For starters, we don’t have much experience with pitching events. Most of the time we’ve avoided such events. Why is that? First of all, we’re product developers, not stage performers. The skills that would help us to throw a great pitch on stage has very little to do with the skills needed to make our company successful. We sell our product online and barely ever meet any of our customers face to face. There’s an assumption that every founder spends a lot of time throwing sales pitches left and right, and that pitching is an essential skill you need to have in order to get your startup off the ground. It’s not.
Pitching Is For Rockstars
Not all startups are equally suitable for pitch competitions. An ideal startup for a pitch competition is one that produces something that everyone understands. Disrupt food delivery? Yes, everyone has ordered food several times in their life and can immediately relate to the problems being discussed.
What about a B2B SaaS analytics dashboard? Not so much. As soon as I mention that our target users are software development managers, half of the audience immediately zones out and start reaching for their phones. No matter how cool you (and your customers!) think your product is, the larger audience just won’t care.
Because of this, we decided to skip all the pitching competitions and focus on building our business instead.
Then I spotted this blog post by Dmitri Sarle from ArcticStartup: Pitching Competitions Are For Rockstars, Not Entrepreneurs
“Still, today, I would argue that most of the best companies out there – have never gone to and will never go to a pitching competition, as they are simply too busy focusing on their business. Unless something changes”
Hey, that’s exactly my thinking. Finally, someone is saying it out loud! And not just anyone, but a person who’s been arranging numerous pitching competitions himself.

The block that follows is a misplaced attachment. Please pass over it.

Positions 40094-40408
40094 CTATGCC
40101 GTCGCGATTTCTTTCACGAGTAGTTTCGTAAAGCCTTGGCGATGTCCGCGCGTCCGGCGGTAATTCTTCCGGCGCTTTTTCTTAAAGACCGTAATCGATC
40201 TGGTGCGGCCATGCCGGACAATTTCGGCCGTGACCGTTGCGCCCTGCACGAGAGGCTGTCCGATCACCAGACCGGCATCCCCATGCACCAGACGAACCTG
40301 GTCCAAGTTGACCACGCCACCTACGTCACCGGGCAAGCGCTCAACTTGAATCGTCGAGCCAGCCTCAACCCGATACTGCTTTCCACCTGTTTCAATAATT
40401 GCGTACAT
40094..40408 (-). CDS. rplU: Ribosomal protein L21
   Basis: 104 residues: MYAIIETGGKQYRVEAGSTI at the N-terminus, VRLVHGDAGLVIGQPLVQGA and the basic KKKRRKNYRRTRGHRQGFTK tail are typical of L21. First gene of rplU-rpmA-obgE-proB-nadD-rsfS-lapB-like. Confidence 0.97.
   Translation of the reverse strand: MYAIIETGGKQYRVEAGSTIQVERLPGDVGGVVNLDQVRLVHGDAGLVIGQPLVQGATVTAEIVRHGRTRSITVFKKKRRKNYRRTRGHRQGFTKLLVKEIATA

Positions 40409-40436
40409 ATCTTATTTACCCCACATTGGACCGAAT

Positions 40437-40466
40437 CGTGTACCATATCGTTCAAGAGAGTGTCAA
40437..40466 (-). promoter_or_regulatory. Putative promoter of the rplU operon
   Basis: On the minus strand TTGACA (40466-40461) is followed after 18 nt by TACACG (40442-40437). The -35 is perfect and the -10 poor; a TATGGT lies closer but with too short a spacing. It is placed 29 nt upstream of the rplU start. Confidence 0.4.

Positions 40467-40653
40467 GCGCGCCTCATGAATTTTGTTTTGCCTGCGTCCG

The post continued:
“That is very much our intent, together with Arctic15, FIBAN, Nordic BAN, and the Nordic Angel Program. There will no longer be a standard pitching competition at Arctic15. Instead – we are creating a funding program for entrepreneurs.”
I was sold. We’ve attended some of the events by ArcticStartup before. I’ve met Dmitry and Jan many times in the past. I knew that these guys can throw excellent events where business deals happen. We actually met one of our first business angel investors at the Arctic15 event on 2015! I rushed to fill the application.
The Funding Program was put together by Arctic15 in co-operation with the Nordic Angel Program, which formed a syndicate of business angels investing the money. The idea was that each of the investors in the syndicate was committed to investing in the startup that was chosen as the winner.
Soon after filling the application we got an email informing that Screenful had been selected to the TOP 30 companies in the Arctic15 Funding Program. Nice! The next step was the selection of the TOP 15 based on the voting by investors and the public.
I had no idea what our chances were since I knew nothing about the other contenders at that stage. I had filled up the company profile and provided information about the team, the market, our plans for the future, and of course the current financial figures. There was not much else to do at this stage.
Good news followed shortly after: we had been shortlisted on the TOP 15. Yay! We were asked to sign a Term Sheet agreement to show that we were serious about raising funding. A date was set for a face to face meeting with the syndicate. Things started to move forward at a faster pace.
From Shark Tank To the Grand Finals
All 15 finalists were invited to meet the investors in a half day face to face event. Each of us would throw a 3 minutes pitch, and the majority of the time would be devoted to investors to ask questions. After seeing the investors for the first time, I got a feeling I’ve seen some of them before. Then it hit me – I’ve seen them on TV! Some of them were in the Finnish version of the Shark Tank!
When it was my turn, I walked into a room with a bunch of investors (yep, not unlike in the TV show). I threw my pitch and received some nods and approving looks. The following 30 minutes was spent on Q&A in an informal setup. It all went well and I left the event feeling I had done my best, and all I could do now is to leave it to the hands of the judges.